- to gather (a gas, liquid, or dissolved substance) on a surface in a condensed layer: Charcoal will adsorb gases.
Origin of adsorb
Dictionary.com Unabridged Based on the Random House Unabridged Dictionary, © Random House, Inc. 2018
Examples from the Web for adsorption
The amount of adsorption depends also upon the exact nature of the sol.
Like all electrolytes its presence decreases the adsorption of chromic acid.
Adsorption is often deliberately increased by a preparatory adsorption.
The selective action is known as adsorption and is most noticeable in highly plastic clays.The Natural History of Clay
Alfred B. Searle
These acids also probably cause increase of adsorption of tannin by the hide and therefore assist in giving "good weight."
- to undergo or cause to undergo a process in which a substance, usually a gas, accumulates on the surface of a solid forming a thin film, often only one molecule thickto adsorb hydrogen on nickel; oxygen adsorbs on tungsten Compare absorb (def. 8)
C19: ad- + -sorb as in absorb
Collins English Dictionary - Complete & Unabridged 2012 Digital Edition © William Collins Sons & Co. Ltd. 1979, 1986 © HarperCollins Publishers 1998, 2000, 2003, 2005, 2006, 2007, 2009, 2012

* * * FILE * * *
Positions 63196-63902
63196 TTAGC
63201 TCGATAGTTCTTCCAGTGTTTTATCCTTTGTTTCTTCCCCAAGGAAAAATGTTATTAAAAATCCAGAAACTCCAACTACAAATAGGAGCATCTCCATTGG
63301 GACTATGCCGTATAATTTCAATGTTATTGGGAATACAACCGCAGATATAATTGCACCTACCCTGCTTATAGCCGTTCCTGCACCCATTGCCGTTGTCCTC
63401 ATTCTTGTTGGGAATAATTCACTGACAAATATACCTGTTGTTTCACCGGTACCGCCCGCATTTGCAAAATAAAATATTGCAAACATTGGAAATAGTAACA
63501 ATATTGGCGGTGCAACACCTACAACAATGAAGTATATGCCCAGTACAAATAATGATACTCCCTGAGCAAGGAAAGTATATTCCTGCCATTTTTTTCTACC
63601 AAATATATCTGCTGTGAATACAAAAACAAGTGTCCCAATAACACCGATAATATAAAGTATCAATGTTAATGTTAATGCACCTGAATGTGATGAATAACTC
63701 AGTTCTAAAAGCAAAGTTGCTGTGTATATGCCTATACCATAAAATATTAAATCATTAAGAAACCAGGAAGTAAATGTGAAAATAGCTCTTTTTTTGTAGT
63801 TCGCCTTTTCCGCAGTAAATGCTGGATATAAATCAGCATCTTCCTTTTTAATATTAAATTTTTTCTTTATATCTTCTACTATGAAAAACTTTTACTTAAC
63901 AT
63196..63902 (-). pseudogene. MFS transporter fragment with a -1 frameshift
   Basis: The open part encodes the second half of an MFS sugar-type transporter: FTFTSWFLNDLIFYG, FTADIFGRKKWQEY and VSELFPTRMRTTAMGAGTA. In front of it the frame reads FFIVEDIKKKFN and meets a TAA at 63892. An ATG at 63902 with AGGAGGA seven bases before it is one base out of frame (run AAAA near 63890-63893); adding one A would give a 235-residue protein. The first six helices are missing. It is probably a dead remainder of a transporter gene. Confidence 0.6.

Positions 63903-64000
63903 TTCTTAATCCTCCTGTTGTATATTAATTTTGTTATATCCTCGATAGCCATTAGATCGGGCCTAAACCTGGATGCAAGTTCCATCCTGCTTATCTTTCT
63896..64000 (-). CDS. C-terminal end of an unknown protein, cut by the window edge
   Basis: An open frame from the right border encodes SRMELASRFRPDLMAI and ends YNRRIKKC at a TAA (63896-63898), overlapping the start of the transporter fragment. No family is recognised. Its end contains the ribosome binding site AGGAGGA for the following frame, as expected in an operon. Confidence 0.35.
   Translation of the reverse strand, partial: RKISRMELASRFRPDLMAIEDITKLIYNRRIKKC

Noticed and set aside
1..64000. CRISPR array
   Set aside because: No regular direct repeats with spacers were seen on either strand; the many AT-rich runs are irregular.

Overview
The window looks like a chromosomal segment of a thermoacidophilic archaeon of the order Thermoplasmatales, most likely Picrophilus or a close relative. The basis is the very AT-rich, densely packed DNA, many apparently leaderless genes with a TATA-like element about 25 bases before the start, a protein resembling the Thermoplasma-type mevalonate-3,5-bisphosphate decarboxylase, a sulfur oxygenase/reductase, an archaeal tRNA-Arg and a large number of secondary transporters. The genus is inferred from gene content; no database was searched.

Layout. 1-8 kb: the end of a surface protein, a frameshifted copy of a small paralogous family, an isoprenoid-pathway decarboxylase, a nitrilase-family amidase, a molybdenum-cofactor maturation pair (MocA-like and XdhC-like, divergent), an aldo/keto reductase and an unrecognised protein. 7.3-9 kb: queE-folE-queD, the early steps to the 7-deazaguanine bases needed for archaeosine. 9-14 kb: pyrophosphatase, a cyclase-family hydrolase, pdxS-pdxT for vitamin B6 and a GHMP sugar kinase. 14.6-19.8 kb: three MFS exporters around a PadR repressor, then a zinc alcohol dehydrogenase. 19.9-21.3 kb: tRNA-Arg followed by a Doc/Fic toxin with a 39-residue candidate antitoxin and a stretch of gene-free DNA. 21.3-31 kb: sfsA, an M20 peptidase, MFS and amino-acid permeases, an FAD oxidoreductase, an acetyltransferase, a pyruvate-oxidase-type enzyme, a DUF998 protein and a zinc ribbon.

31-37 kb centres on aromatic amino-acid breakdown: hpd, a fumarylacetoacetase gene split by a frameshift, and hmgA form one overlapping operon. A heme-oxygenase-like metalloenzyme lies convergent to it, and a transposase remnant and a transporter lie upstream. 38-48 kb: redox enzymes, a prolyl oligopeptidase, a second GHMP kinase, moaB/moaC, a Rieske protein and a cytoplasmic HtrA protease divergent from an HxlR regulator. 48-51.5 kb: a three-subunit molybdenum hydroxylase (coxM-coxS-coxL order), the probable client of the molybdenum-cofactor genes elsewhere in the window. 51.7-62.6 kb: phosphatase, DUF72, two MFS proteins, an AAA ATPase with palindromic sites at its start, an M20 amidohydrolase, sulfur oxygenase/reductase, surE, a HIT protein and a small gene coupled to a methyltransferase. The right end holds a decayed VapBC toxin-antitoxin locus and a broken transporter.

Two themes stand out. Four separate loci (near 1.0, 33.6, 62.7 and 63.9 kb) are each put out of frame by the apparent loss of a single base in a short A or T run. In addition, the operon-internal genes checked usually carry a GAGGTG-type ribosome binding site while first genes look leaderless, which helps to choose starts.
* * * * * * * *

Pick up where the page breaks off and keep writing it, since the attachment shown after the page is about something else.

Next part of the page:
Word Origin and History for adsorption
Online Etymology Dictionary, © 2010 Douglas Harper
- The property of a solid or liquid to attract and hold to its surface a gas, liquid, solute, or suspension.
- To take up by adsorption.
The American Heritage® Stedman's Medical Dictionary Copyright © 2002, 2001, 1995 by Houghton Mifflin Company. Published by Houghton Mifflin Company.
- The process by which molecules of a substance, such as a gas or a liquid, collect on the surface of another substance, such as a solid. The molecules are attracted to the surface but do not enter the solid's minute spaces as in absorption. Some drinking water filters consist of carbon cartridges that adsorb contaminants. Compare absorption.
The American Heritage® Science Dictionary Copyright © 2011. Published by Houghton Mifflin Harcourt Publishing Company. All rights reserved.
The New Dictionary of Cultural Literacy, Third Edition Copyright © 2005 by Houghton Mifflin Harcourt Publishing Company. Published by Houghton Mifflin Harcourt Publishing Company. All rights reserved.